TARO URYU

PEOPLEText: Ayumi Yakura

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cyan“, 2015, clubFm

You’re an illustrator, but there are elements of graphic design in your graphic depictions, and there is a rougher hand-drawn style reminiscent of modern French artists like Chagall and Matisse in your work. Has this always been your style?

When I first started out, I liked manga by Shigeru Sugiura and early fashion illustrations by Warhol, so I used them as references for hand drawings. In addition to those influences, I played around with Photoshop and graphic tablets, and realized that I wanted to “simplify” my style. I then incorporated aspects of graphic design — the acme of simplification — using Illustrator and working with a mouse.

If I had to categorize my style, I think it can be called a result of manga + fashion + graphic design. (Regarding the rougher touches in my work, it’s something I picked up when I was experimenting, and attempted to replace pencil drawings with graphic components. But as you’ve rightly pointed out, I think I was influenced a great deal by Matisse.)

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Illustration for “HAIR MODE”, 2015

Are there any memorable experiences among your past work? Has anything influenced you?

I did illustrations and design work for a column in a monthly professional magazine for beauty salons called “HAIR MODE”. That project, which looked back on the history of beauty (it was very serious), had a profound influence on my creative outlook. Everything from a single hairstyle to the puff of a skirt has a historical backdrop, so I would do research on period fashion every time to avoid making errors (and to search for new ideas). I’ve become accustomed to thinking about the “meaning of forms”, and my radar for little facts like those you mention in the next question has grown stronger.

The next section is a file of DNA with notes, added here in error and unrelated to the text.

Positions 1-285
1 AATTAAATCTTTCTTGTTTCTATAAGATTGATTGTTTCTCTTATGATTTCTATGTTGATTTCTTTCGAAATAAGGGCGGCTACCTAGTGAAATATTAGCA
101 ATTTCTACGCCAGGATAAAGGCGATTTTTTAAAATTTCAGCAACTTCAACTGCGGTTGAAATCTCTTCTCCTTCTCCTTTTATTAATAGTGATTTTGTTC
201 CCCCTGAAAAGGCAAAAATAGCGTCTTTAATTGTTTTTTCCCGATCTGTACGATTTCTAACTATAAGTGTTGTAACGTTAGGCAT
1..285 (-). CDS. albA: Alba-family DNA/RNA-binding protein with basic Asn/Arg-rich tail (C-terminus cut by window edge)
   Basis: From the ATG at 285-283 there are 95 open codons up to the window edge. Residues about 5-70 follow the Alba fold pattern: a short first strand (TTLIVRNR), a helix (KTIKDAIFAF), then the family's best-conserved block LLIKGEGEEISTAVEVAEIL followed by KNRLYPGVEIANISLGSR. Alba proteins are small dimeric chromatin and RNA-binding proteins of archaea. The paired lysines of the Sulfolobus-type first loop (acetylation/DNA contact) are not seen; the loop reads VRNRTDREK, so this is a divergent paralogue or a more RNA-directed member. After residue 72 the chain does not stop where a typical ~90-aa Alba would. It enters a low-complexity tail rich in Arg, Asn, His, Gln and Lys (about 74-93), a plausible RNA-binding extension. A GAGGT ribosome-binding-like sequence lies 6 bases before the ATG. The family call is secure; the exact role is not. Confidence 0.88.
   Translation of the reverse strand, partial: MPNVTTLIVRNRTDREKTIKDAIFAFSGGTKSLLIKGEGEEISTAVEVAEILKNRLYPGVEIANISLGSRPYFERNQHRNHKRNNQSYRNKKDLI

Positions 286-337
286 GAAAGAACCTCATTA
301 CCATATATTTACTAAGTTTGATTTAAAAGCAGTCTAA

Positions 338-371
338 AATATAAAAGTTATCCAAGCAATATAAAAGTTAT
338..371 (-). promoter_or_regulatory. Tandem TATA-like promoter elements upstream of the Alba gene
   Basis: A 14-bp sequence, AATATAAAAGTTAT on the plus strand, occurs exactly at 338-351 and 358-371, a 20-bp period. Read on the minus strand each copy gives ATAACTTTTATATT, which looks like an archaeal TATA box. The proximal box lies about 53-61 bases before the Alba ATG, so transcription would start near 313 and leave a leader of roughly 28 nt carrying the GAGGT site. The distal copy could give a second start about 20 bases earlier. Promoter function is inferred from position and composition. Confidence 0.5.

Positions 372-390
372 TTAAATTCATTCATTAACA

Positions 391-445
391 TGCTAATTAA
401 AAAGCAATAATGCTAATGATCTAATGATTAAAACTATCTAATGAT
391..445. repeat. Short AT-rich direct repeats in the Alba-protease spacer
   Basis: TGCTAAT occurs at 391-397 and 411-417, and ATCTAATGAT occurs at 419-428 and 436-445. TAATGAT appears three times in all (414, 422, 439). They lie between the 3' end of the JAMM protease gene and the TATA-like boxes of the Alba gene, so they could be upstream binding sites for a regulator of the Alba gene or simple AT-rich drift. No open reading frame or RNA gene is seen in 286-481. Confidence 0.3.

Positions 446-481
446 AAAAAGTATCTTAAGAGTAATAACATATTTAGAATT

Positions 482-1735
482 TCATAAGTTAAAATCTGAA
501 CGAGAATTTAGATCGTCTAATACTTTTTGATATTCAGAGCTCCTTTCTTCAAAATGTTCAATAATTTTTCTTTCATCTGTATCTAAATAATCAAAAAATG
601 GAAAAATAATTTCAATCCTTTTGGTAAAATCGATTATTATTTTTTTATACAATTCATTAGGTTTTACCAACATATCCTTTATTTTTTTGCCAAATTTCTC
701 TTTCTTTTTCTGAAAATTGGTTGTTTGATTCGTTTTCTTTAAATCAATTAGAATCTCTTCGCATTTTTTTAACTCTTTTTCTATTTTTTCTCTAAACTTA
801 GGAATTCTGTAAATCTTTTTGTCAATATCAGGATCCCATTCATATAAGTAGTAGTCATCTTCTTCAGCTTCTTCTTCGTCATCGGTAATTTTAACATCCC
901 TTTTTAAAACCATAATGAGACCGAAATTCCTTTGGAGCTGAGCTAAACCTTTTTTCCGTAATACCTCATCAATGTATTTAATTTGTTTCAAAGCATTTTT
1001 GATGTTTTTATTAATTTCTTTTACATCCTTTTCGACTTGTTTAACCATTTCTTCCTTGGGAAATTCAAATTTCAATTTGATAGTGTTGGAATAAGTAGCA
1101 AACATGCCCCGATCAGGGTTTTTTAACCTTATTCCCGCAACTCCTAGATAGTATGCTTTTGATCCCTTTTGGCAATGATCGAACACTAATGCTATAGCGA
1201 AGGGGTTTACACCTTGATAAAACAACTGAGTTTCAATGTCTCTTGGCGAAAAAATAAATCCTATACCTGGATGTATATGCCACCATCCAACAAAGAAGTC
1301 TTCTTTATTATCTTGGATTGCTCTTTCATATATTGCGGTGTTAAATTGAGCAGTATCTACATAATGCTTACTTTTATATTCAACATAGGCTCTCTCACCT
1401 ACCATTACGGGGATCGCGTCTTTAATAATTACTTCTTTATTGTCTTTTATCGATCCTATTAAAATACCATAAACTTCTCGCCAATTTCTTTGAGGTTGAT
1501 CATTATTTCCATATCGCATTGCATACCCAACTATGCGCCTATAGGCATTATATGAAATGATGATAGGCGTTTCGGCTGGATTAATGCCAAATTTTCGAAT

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“#Gap What day is it today?” campaign, 2016, GAP Japan

I found your Instagram very interesting with the little facts accompanying your illustrations, and not just for the GAP Japan (#Gap What day is it today?) campaign.

I want my illustrations to be as terse as possible. But it’s hard to maintain such a cool demeanor, and my talkative side peeks through sometimes. I hope people enjoy this different side to my work as well, like dessert after a delicious meal.

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“tEIEN”, 2016

Do you have any future goals (or any announcements to make)?

I’d like to try creating larger works that are 3m, 5m, to 10m in size (including projection mapping and large Buddha statues). At the moment, I don’t have the funds, the skills, or the connections — nothing. It’s just a dream, but I’m looking forward to receiving an invitation to do an advertisement or an event!

Text: Ayumi Yakura
Translation: Makiko Arima

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